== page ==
Researchers believe that one percent of the world population is tetrachromatic. According to Kimberly Jameson, a cognitive scientist at the Institute for Mathematical Behavioral Sciences at the University of California in Irvine, the differences between the color range perceived by a tetrachromat and someone with normal vision is not as drastic as the difference between someone who is colorblind and someone who is not.

After studying Concetta Antico’s genes, Jameson determined that her fourth cone absorbs color wavelengths that are “reddish-orangey-yellow.” As a cognitive scientist, Jameson is fascinated with how people like tetrachromats can form and communicate concepts, especially since their visual perception of the world is so different.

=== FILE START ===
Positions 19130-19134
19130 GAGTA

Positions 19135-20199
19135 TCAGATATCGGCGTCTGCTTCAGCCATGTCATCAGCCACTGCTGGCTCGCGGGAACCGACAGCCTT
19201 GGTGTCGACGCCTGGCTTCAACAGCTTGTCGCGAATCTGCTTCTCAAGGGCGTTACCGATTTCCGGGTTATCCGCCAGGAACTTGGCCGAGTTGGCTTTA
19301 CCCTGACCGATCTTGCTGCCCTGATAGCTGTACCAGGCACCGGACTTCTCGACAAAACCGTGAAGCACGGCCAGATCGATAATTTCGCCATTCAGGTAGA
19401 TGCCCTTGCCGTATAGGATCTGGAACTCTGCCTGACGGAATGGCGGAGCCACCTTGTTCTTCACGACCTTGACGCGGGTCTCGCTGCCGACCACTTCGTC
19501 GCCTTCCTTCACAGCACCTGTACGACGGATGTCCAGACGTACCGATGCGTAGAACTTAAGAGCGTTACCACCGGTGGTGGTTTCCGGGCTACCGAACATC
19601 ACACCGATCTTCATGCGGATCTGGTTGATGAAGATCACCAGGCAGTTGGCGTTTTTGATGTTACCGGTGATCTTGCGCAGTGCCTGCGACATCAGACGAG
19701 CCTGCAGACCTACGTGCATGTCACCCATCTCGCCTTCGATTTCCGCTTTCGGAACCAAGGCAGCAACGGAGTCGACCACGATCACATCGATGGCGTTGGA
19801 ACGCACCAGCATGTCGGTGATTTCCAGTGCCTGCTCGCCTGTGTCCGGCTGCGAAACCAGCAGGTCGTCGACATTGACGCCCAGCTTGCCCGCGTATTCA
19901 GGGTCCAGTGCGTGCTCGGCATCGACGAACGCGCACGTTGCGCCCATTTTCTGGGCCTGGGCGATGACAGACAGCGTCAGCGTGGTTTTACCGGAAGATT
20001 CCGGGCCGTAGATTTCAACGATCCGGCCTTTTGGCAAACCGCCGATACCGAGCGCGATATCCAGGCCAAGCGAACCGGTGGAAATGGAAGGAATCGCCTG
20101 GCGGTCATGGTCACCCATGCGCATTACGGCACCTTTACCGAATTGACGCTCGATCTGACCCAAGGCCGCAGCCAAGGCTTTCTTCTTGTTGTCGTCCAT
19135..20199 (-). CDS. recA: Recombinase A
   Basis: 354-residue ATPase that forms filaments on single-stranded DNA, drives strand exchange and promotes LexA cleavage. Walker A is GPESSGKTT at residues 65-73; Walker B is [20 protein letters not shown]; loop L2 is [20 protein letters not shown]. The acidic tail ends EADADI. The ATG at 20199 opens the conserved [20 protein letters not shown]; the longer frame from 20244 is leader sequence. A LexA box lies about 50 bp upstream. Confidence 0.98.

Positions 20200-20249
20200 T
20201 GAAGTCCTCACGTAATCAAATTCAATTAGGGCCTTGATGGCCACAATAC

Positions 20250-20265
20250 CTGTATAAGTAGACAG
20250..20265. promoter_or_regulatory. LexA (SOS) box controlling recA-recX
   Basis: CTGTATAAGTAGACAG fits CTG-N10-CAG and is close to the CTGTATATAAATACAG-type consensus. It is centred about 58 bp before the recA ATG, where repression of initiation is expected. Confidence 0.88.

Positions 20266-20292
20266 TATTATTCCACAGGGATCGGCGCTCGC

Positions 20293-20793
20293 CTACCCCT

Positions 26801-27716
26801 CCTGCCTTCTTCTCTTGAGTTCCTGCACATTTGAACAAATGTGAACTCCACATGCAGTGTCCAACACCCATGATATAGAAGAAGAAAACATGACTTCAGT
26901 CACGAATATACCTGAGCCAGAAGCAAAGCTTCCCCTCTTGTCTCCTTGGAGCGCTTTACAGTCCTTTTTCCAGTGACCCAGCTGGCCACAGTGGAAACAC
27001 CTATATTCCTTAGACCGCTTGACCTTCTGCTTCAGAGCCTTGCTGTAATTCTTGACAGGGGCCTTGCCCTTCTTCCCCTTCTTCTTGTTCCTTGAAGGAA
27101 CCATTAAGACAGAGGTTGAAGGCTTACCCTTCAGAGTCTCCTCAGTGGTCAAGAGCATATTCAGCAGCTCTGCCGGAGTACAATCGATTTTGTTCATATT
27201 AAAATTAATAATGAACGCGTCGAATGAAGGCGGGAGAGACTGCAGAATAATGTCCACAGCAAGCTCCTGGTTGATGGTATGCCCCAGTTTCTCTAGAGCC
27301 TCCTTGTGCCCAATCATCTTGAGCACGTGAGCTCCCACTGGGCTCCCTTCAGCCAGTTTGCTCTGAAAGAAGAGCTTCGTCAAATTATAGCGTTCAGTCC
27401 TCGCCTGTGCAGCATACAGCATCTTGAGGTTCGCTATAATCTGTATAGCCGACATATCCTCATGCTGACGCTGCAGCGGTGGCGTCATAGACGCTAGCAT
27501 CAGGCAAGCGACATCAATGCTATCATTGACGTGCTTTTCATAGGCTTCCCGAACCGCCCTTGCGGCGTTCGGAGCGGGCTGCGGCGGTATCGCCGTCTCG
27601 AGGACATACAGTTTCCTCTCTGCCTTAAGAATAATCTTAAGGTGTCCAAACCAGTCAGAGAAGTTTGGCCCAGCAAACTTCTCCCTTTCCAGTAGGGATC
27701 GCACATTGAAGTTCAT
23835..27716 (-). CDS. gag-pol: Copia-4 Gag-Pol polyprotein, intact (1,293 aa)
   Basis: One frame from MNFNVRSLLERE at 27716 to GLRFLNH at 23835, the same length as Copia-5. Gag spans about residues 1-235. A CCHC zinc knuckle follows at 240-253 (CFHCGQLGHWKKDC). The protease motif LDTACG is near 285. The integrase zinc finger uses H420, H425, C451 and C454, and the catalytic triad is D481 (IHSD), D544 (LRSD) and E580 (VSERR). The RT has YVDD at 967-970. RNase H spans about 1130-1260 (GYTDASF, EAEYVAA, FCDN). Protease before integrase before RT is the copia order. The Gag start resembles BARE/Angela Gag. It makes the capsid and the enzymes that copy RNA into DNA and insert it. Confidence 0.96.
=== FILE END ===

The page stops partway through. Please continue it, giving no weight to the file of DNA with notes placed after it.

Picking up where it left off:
Research suggests that tetrachromacy may be more widespread than assumed: those who have it don’t always notice because they haven’t trained their brains to pay attention. Antico admits that she was more color-aware than most children; at age seven she was painting and thoroughly fascinated with color. Because of the extensive exposure at an early age, her brain wired itself to notice and take advantage of her tetrachromacy.

She actively supports continued research into mutations that affect color perception. Her reasons are personal: five years ago, her seven-year old daughter was diagnosed as colorblind. Antico believes that the more she helps science professionals understand tetrachromacy, the better they will be able to help her daughter one day.

Kimberly Jameson agrees. “If we understand genetic potential for tetrachromacy and how their perception differs,” she says, “we can understand quite a lot about visual processing of color that we currently don’t understand.”